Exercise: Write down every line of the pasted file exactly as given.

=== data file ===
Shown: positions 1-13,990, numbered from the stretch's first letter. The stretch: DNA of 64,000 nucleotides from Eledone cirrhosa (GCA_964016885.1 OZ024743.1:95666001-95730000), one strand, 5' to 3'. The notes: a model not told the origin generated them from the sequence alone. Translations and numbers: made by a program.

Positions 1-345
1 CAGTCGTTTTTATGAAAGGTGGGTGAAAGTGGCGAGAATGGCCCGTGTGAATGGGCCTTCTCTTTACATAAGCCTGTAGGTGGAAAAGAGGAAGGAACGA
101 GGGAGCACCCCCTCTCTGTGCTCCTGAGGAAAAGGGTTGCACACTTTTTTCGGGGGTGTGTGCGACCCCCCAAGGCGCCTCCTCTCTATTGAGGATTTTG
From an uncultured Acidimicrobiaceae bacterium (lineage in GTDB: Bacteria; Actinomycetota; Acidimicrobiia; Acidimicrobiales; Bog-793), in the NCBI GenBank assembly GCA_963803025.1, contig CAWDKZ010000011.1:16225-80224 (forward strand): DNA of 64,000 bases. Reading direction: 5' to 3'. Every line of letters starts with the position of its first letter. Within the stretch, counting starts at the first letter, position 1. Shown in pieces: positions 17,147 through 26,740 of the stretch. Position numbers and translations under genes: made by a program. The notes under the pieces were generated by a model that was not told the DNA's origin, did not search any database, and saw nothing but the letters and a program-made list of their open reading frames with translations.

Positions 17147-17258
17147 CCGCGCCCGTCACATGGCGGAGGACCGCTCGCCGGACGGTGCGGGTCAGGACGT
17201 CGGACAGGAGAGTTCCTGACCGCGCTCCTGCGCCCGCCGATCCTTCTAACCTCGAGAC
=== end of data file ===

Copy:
Shown: positions 1-13,990, numbered from the stretch's first letter. The stretch: DNA of 64,000 nucleotides from Eledone cirrhosa (GCA_964016885.1 OZ024743.1:95666001-95730000), one strand, 5' to 3'. The notes: a model not told the origin generated them from the sequence alone. Translations and numbers: made by a program.

Positions 1-345
1 CAGTCGTTTTTATGAAAGGTGGGTGAAAGTGGCGAGAATGGCCCGTGTGAATGGGCCTTCTCTTTACATAAGCCTGTAGGTGGAAAAGAGGAAGGAACGA
101 GGGAGCACCCCCTCTCTGTGCTCCTGAGGAAAAGGGTTGCACACTTTTTTCGGGGGTGTGTGCGACCCCCCAAGGCGCCTCCTCTCTATTGAGGATTTTG
From an uncultured Acidimicrobiaceae bacterium (lineage in GTDB: Bacteria; Actinomycetota; Acidimicrobiia; Acidimicrobiales; Bog-793), in the NCBI GenBank assembly GCA_963803025.1, contig CAWDKZ010000011.1:16225-80224 (forward strand): DNA of 64,000 bases. Reading direction: 5' to 3'. Every line of letters starts with the position of its first letter. Within the stretch, counting starts at the first letter, position 1. Shown in pieces: positions 17,147 through 26,740 of the stretch. Position numbers and translations under genes: made by a program. The notes under the pieces were generated by a model that was not told the DNA's origin, did not search any database, and saw nothing but the letters and a program-made list of their open reading frames with translations.

Positions 17147-17258
17147 CCGCGCCCGTCACATGGCGGAGGACCGCTCGCCGGACGGTGCGGGTCAGGACGT
17201 CGGACAGGAGAGTTCCTGACCGCGCTCCTGCGCCCGCCGATCCTTCTAACCTCGAGAC